In a speech at Cairo University, the Turkish prime minister described Egypt’s uprising that ousted longtime autocratic leader Hosni Mubarak from power last year as a point of hope for Palestinians.
Erdoğan, accompanied by a delegation of 12 ministers and 350 businessmen, visited Cairo on Saturday to intensify dialogue with the Middle Eastern country and hold talks with Egyptian officials on how to contain the ongoing fighting between Israel and Palestinians in the Gaza Strip. The visit is considered the largest in the history of diplomatic relations between the two countries.
Erdoğan and the delegation accompanying him attended the second meeting of the Turkey-Egypt High-Level Strategic Cooperation Council. The Turkish prime minister later met Egyptian President Mohammed Morsi for the first time since Egyptian Islamist leader was elected late June.
A presidential source told Reuters that Mursi was due to hold four-way talks with Erdoğan , the Qatari emir and Hamas leader Khaled Meshaal in Cairo on Saturday to discuss the Gaza crisis.
Turkish premier Tayyip Erdogan has been an outspoken critic of Israel, while Qatar's emir, Sheikh Hamad bin Khalifa al-Thani, visited Gaza in October, breaking the isolation of the Palestinian group. Both arrived in Egypt earlier in the day.
The latest surge in the long-running conflict between Israel and Gaza began when the former killed Hamas military mastermind Ahmed Al-Jaabari in a precision airstrike on his car on Wednesday. Israel then began shelling the coastal enclave from land, air and sea. Four days of Israeli airstrikes have left more than 30 Palestinians dead.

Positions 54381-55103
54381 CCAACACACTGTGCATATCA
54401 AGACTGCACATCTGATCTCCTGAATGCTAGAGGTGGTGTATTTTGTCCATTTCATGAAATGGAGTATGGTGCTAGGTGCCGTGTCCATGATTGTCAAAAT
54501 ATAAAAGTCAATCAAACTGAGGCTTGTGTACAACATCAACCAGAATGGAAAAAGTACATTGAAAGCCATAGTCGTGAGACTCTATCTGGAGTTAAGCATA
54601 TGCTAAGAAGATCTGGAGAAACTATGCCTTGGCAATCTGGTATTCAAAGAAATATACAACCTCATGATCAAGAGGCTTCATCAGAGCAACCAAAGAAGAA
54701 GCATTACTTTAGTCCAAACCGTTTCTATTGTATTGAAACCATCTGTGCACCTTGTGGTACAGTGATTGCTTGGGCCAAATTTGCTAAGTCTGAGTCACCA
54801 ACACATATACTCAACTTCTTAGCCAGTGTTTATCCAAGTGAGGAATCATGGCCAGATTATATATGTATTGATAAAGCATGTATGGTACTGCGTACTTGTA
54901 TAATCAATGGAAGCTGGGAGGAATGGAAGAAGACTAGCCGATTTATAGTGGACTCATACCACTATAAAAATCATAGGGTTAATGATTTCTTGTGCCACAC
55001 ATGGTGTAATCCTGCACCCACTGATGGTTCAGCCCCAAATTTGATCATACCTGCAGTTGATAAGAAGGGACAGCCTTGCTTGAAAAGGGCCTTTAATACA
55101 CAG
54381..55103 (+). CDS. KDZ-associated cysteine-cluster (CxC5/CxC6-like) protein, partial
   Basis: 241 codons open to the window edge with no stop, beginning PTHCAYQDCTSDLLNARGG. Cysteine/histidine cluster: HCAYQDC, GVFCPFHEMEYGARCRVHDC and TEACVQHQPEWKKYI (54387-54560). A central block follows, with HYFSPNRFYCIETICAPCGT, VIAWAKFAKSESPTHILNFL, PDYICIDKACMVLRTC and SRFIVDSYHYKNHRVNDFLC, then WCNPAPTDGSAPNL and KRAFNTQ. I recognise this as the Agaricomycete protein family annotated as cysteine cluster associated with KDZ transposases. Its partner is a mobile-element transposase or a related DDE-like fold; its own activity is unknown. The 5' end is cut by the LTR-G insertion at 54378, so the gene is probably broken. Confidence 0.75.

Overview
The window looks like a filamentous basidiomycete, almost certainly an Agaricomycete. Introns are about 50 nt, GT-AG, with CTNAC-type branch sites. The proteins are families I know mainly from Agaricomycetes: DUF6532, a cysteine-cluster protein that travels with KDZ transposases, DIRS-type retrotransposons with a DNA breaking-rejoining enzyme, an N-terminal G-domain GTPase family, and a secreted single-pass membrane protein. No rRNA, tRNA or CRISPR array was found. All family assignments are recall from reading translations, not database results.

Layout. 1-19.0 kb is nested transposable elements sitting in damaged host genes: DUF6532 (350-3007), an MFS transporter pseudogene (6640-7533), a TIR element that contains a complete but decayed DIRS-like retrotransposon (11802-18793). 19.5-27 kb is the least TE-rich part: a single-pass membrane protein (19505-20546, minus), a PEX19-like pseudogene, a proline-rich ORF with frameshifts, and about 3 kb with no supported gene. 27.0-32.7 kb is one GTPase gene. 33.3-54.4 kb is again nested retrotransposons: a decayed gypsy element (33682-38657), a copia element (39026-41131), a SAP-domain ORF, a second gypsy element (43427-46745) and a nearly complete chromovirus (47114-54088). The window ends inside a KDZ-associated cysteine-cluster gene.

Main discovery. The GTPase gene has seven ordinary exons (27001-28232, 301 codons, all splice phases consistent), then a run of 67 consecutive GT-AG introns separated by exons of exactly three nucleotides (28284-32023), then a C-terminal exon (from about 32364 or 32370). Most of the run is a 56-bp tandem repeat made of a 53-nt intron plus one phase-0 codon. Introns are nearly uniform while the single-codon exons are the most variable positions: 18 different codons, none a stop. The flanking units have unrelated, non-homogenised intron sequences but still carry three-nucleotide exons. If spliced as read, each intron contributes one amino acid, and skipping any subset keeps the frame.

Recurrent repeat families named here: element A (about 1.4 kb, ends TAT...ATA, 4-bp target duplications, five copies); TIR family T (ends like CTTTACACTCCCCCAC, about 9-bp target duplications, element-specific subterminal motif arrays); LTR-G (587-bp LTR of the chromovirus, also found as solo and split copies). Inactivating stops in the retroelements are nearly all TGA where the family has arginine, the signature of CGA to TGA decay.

On Saturday, Israeli aircraft bombed Hamas government buildings in the Palestinian territory, after Israel's cabinet authorised the mobilisation of up to 75,000 reservists, preparing for a possible ground invasion.
In his speech at the Cairo University, Erdoğan vowed support for Palestinians in the Gaza Strip and comdemned Israel for “aggression,” calling for it to stop attacks.
The Turkish prime minister also extended condolences to the Egyptians and the families of the victims of a train crash which left 49 people, mostly children, dead on Saturday in a city south of Cairo.
Erdoğan congratulated Egypt for its democratic revolution leading to the ouster of the decades-old Hosni Mubarak dictatorship last year, declaring that Turkey will continue to show solidarity with Egypt.